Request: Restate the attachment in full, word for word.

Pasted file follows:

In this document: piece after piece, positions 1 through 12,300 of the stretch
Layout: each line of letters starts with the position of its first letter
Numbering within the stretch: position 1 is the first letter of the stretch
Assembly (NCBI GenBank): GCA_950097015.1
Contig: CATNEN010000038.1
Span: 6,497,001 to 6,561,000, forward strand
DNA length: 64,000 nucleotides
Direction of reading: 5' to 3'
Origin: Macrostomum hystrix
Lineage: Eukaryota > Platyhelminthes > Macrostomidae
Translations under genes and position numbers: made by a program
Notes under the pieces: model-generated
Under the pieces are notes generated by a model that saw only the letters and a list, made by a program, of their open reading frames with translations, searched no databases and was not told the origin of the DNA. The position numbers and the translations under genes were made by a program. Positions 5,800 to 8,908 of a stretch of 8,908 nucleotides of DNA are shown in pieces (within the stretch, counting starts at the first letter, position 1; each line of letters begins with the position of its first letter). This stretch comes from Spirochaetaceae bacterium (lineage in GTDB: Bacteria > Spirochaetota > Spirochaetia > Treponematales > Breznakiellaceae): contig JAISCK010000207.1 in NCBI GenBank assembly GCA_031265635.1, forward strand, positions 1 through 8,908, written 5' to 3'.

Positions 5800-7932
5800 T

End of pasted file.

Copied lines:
In this document: piece after piece, positions 1 through 12,300 of the stretch
Layout: each line of letters starts with the position of its first letter
Numbering within the stretch: position 1 is the first letter of the stretch
Assembly (NCBI GenBank): GCA_950097015.1
Contig: CATNEN010000038.1
Span: 6,497,001 to 6,561,000, forward strand
DNA length: 64,000 nucleotides
Direction of reading: 5' to 3'
Origin: Macrostomum hystrix
Lineage: Eukaryota > Platyhelminthes > Macrostomidae
Translations under genes and position numbers: made by a program
Notes under the pieces: model-generated
Under the pieces are notes generated by a model that saw only the letters and a list, made by a program, of their open reading frames with translations, searched no databases and was not told the origin of the DNA. The position numbers and the translations under genes were made by a program. Positions 5,800 to 8,908 of a stretch of 8,908 nucleotides of DNA are shown in pieces (within the stretch, counting starts at the first letter, position 1; each line of letters begins with the position of its first letter). This stretch comes from Spirochaetaceae bacterium (lineage in GTDB: Bacteria > Spirochaetota > Spirochaetia > Treponematales > Breznakiellaceae): contig JAISCK010000207.1 in NCBI GenBank assembly GCA_031265635.1, forward strand, positions 1 through 8,908, written 5' to 3'.

Positions 5800-7932
5800 T